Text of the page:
THE extent of the prostitution problem in Limerick was underlined this week when it was claimed that up to 15 women are working from one building in the city centre.
While on-street prostitution is not as prevalent as it was in the past, prostitutes are however openly “touting for business” from a number of brothels in the city. It is suspected that more than a dozen women from Romania are living at one premises in the city centre, which has been identified by gardai as a brothel.
“There are 14 or 15 of them living there. They have the entire building,” said one businessperson who lives near the building.
Garda sources have downplayed claims of sex trafficking as they suspect the majority of the women have voluntarily chosen to travel to Limerick to work in the sex trade due to the large amounts of money they can earn.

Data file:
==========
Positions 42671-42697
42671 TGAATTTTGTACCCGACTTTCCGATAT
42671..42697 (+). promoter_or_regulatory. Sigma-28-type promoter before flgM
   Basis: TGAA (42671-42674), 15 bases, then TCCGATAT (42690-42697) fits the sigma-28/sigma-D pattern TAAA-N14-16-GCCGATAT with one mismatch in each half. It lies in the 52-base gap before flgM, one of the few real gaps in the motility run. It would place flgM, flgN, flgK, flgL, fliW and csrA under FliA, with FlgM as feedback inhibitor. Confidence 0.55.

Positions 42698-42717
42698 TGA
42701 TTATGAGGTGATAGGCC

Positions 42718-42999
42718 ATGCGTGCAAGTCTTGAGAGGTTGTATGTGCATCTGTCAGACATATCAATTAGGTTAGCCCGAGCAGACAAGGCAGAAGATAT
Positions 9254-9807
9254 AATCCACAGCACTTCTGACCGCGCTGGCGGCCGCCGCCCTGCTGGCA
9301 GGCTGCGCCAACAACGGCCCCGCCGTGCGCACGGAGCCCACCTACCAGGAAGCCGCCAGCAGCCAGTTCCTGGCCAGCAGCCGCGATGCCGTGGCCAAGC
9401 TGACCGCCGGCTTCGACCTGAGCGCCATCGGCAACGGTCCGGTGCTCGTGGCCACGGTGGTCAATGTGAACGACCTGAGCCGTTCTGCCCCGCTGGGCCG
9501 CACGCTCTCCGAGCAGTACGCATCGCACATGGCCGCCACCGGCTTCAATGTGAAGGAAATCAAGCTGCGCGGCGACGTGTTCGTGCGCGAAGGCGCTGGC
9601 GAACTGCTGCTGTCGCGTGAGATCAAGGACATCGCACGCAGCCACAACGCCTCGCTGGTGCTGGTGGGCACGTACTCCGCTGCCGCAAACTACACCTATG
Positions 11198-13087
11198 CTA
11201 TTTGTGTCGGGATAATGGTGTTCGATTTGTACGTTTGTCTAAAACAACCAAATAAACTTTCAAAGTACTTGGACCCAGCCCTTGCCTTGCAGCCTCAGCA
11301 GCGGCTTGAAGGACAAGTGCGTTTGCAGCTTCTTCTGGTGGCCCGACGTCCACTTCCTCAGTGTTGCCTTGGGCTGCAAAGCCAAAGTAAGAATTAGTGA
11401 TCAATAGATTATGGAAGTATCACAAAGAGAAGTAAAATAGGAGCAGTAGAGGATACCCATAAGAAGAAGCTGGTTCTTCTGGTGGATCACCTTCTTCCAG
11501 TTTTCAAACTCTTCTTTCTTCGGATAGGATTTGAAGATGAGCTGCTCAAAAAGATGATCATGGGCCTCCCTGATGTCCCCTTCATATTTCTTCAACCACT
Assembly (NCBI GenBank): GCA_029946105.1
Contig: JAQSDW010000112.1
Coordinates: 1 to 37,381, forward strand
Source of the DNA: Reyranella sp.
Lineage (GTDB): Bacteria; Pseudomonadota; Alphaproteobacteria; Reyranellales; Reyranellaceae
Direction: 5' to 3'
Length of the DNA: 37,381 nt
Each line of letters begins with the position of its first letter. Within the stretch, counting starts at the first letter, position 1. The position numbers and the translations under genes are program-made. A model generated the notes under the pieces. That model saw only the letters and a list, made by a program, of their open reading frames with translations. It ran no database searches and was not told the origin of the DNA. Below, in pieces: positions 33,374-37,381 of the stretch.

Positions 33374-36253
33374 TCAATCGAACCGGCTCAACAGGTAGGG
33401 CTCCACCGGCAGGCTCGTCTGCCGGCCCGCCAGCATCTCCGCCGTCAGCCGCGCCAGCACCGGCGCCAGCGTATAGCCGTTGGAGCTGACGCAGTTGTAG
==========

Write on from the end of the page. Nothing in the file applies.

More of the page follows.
“There is no indication that they have been trafficked or anything like that. They are sex workers,” said one source.
In a report broadcast on RTE Radio 1 this week, one prostitute said she had chosen to work as a prostitute in Limerick.
The Romanian national, who has been living in the city for four years, said most of her clients have been older men who are not married or separated.
She would not disclose how much money she is earning from prostitution.
While there has been a greater garda presence in the area where the brothel is located in recent weeks, she told reporter Brian O’Connell that she did not believe prostitution will be stopped.
“This is normal. We are safe and clean and it is never going to stop. All over the world nobody has stopped this business and you never can do that,” she said.
In a new strategy, which came into effect on August 1, gardai have begun serving Antisocial Behaviour Orders (ASBOs) on women they suspect are loitering for the purposes of prosecution.
A number of Romanian women are currently before the courts for alleged breaches of such orders.
If they are convicted, they can be ordered by the court to stay away from specified areas of the city for up to two years.